Cadaver Organ Donation


Published on

  • Are you in debt? Do you need to raise cash for health care costs or paying debts or in a state of financial breakdown? Wait! Consider selling your kidney as an Option. If you wish to sell your kidney today. Message us immediately. A kidney is bought for a maximum amount of $750,000.00US Dollars. The National foundation is currently buying healthy kidney. My name is Dr Faisal Naeem, am a Nephrologist in the kidney National hospital. Columbia Asia Hospital is specialized in Kidney Surgery and we also deal with buying and transplantation of kidneys with a living an corresponding donor. We are located in Indian, Canada, UK, Turkey, USA, Malaysia, South Africa etc. If you are interested in selling or buying kidney’s please don’t hesitate to contact us via Email: Need Geniune Donors Waiting for your responds... Best Regards Dr Faisal Naeem Contact: +91-8454-893-909
    Are you sure you want to  Yes  No
    Your message goes here
  • Thanks for the statistics. Over five lakh patients in India require kidney transplants according to Indian Council of Medical Research (ICMR). However, doctors say in reality only 300-400 transplants are done annually.
    India is estimated to add about 1.5 lakh new knidney patients every year.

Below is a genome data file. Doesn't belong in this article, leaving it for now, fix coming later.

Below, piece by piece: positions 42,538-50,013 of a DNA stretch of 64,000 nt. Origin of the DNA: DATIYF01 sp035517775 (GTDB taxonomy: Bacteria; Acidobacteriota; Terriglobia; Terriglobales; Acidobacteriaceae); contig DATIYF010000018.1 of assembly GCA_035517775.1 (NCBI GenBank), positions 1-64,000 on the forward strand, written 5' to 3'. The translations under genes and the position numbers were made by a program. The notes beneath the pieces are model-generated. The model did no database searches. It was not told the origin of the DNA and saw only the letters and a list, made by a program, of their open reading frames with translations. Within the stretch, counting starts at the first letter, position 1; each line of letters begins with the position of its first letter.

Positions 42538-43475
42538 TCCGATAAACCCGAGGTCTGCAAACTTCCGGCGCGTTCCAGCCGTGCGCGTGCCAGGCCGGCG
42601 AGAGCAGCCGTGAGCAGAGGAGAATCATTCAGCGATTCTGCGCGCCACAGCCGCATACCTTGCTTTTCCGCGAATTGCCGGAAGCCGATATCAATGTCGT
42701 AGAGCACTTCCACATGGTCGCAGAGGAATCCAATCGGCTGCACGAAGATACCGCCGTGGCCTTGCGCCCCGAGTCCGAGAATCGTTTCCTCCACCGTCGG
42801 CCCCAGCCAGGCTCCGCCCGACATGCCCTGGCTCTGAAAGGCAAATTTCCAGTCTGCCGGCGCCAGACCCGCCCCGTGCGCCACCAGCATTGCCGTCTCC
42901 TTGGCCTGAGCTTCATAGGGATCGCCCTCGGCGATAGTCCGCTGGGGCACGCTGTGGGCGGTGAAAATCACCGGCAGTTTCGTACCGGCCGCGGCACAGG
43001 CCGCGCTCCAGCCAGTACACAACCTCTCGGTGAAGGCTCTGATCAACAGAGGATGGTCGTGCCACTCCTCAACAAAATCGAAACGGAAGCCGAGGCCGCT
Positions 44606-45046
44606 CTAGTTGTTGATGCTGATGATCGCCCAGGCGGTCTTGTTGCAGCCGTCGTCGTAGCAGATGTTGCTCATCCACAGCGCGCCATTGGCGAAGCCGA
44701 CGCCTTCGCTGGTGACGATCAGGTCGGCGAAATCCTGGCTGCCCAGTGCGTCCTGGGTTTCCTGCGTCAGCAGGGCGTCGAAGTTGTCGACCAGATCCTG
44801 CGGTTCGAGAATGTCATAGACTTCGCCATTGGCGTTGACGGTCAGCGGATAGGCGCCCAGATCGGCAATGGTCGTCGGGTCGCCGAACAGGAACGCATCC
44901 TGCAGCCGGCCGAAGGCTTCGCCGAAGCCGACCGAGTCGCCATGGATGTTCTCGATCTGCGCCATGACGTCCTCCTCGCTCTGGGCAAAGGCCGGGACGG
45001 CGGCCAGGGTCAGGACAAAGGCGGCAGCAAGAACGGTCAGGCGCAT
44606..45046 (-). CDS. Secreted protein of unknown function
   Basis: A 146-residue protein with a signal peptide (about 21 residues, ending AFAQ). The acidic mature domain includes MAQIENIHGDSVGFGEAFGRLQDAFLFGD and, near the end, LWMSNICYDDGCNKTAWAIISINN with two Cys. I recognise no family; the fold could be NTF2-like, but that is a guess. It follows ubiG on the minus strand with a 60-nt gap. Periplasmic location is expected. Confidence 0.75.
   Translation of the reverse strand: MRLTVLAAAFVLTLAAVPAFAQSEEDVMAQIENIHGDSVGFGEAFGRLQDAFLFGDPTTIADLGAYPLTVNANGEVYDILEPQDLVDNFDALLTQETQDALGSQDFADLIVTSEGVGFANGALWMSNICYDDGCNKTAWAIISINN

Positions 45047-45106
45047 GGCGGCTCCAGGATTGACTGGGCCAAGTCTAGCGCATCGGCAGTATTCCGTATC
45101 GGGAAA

Are you sure you want to  Yes  No
    Your message goes here
No Downloads
Total views
On SlideShare
From Embeds
Number of Embeds
Embeds 0
No embeds

No notes for slide

Cadaver Organ Donation

  1. 1. Cadaver Organ Donation & Transplantation in Asia – The Way Ahead Dr. Sunil Shroff Head of Department - Urology & Renal Transplantation, Sri Ramachandra Medical College & Research Institution, Managing Trustee, MOHAN Foundation, Chennai [email_address]
  2. 2. Organ Shortage <ul><li>Each day, about 60 people around the world receive an organ transplant, while another 13 die due to non-availability of organs. </li></ul><ul><li>Organ shortage — the main limitation to saving lives of critically ill patients — is due to individuals and their families not considering organ donation out of fear, ignorance or misunderstanding. </li></ul>
  3. 3. Cadaver Transplant in Asia – The Road Ahead <ul><li>Overview of Cadaver Transplants in Asia </li></ul><ul><li>Common Problems & Platforms </li></ul><ul><li>The Road Ahead </li></ul>